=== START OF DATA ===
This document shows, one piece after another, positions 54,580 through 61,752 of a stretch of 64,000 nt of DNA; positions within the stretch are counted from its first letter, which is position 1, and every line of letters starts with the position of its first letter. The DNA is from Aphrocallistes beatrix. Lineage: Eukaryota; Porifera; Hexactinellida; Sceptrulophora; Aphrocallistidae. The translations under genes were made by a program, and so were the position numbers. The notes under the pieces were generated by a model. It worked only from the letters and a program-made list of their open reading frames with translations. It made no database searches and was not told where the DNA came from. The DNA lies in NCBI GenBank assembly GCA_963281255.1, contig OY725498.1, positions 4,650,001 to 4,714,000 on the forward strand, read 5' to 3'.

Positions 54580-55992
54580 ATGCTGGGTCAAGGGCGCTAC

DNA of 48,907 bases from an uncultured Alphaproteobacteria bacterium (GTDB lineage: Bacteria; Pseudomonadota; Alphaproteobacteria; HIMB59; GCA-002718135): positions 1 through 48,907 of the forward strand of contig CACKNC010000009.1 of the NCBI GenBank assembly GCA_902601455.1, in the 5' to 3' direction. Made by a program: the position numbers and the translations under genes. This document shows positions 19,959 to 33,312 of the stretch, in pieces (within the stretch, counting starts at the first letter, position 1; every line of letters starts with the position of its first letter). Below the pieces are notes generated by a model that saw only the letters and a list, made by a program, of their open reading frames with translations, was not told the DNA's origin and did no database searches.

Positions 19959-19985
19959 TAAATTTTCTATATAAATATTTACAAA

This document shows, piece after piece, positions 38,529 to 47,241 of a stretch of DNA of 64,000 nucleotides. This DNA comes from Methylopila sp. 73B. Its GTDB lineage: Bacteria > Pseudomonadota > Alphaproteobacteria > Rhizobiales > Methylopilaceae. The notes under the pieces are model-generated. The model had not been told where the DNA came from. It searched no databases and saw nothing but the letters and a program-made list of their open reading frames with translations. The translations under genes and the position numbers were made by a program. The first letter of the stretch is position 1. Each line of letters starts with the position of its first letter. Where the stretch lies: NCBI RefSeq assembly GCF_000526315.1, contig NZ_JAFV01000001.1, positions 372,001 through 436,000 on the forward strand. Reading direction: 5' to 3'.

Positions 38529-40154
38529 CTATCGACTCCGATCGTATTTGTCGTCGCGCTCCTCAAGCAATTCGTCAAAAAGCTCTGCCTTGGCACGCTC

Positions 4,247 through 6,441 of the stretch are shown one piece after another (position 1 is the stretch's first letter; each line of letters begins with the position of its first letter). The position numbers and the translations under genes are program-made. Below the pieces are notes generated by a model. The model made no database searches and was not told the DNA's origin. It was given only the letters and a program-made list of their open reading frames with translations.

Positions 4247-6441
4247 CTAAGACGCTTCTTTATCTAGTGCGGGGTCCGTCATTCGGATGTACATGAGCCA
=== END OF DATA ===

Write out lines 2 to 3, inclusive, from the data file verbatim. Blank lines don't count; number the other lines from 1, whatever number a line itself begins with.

Positions 54580-55992
54580 ATGCTGGGTCAAGGGCGCTAC